It’s All By Design: The Rise of Visual Communication
By: Nicola Brown, MPC2014
Look to any of the dominant social media platforms today and you’ll notice something common across all of them: they’re full of photos and videos.
Some, like Instagram and YouTube, were born of this visual obsession and continue to be among the most popular and fastest growing platforms. Others, like Facebook, have seen an evolution over time to much more photo- and video-based posting habits. Even the text-based posts have flashy visual upgrades now. When was the last time you saw a plain line of text on Facebook?
In 2015, Facebook reported a 94% increase in video posts per person just in that one year.
The psychology of visual communication
According to the Social Science Research Network (as cited in Forbes), 65% of us are visual learners. This makes sense when you consider our brains process visual information 60,000 times faster than text, and visual aids have been found to improve learning by up to 400%.
It’s no wonder we seem right at home amid a sea of visual stimuli each day.
Adapting to visual demand
The rise of a visual-dominant communication culture is encouraging programs like ProCom to re-evaluate and shift the emphasis of their learning opportunities to account for this trend.
I’m currently working with soon-to-be ProCom Chair John Shiga on an extensive program review, and one of our primary areas of interest is how we can improve the visual communication components of the program to keep pace with industry demand for visual and design skills.
Even as a freelance writer I am continually asked by clients and editors to provide visual assets to accompany my work. I rely on the skills I’ve developed with Adobe Creative Suite regularly. It might be one of the most important pieces of software I use, even though the primary currency of my trade is language.
What does the future of visual communication look like?
With full knowledge that visual communication is a powerful and growing force, how should we and our businesses envision what visual communication might look like in the future, and in what ways should we prepare?
First of all, the worst thing we could do is to buck the trend and stick with what we know. Even if you work in an industry or at a company that still churns out unadorned pages of text daily, you and your teams need to start thinking visually sooner rather than later in order to stay ahead of the curve. And it might get pretty curvy.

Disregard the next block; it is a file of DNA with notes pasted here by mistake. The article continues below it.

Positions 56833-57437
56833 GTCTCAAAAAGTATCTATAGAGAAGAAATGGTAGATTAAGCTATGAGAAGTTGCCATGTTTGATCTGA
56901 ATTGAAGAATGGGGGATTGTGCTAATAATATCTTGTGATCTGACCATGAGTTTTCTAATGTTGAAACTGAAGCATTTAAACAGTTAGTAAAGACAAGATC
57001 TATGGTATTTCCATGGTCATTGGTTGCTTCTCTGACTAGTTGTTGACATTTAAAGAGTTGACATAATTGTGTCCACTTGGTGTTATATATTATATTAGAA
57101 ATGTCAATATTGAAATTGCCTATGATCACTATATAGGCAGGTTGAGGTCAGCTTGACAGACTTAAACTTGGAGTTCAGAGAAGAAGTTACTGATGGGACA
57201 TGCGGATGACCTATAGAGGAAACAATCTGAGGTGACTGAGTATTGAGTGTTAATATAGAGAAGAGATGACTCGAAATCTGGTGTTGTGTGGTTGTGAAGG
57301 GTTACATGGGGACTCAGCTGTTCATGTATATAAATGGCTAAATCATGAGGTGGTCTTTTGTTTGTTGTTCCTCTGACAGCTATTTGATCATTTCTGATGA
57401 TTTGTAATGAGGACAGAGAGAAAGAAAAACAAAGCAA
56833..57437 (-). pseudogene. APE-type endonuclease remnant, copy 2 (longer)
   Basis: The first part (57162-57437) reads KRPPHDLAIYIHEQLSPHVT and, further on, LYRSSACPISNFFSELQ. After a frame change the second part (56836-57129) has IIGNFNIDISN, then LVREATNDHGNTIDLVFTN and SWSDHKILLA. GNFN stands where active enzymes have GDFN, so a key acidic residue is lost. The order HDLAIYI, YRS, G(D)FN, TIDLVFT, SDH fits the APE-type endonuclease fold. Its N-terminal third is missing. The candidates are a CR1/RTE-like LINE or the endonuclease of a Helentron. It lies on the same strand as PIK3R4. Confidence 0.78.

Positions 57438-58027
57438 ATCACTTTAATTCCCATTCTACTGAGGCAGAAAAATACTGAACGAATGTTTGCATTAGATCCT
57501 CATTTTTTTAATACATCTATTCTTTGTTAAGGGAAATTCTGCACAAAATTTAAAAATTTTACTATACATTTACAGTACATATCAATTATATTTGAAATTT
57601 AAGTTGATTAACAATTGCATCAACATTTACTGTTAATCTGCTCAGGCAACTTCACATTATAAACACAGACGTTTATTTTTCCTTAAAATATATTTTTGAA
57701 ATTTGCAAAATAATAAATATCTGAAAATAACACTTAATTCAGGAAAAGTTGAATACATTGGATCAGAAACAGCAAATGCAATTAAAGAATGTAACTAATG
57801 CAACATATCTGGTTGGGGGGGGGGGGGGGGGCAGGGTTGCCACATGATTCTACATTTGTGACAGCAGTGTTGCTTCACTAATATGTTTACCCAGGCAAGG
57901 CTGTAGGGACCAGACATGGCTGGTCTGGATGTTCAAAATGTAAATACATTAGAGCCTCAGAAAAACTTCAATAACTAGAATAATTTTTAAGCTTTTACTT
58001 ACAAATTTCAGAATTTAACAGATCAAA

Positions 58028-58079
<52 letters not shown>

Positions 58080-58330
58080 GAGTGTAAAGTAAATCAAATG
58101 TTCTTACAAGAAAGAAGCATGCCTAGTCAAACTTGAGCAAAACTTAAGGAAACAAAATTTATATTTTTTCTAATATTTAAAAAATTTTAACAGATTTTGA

Design Week editor Angus Montgomery believes one of the primary drivers of changes in visual communication is technology, so we need to look to the most cutting-edge technological developments like brain-computer interfacing for clues.
Designer Mike Dempsey says: “The creation of art, design, film and music will all benefit by dispensing with the cumbersome process of keyboards, musical notation or other handheld gizmos – thought and voice command will be the norm. Designers will simply think our creations into life at great speed and they will be capable of infinite changes and variations on that journey.”
Another designer Malcolm Garrett believes we need to break free of the limits we traditionally understand and impose on visual design work, shifting instead towards flexible, adaptable design frameworks that can attune themselves to different locations and contexts.
Where do we start?
This may sound a bit far-fetched to those still grappling with the basics of MS Paint (is this even still a thing?) for the first time, but if we consider how far we’ve come in the past 30 years, the next 30 are likely to look remarkably different.
Luckily, there are plenty of ways to start experimenting with visual tools, and the profundity of free apps out there for photos, videos, infographics and even VR experiences make it an easier sell for your Luddite colleagues, too. Try this free webinar from Adweek (registration required) to learn more about the trends that are redefining visual storytelling.
Check out our interview with alumna and graphic designer Irene Hawkings to learn more about the world of graphic design and how important it is that we all get a good handle on visual communication today.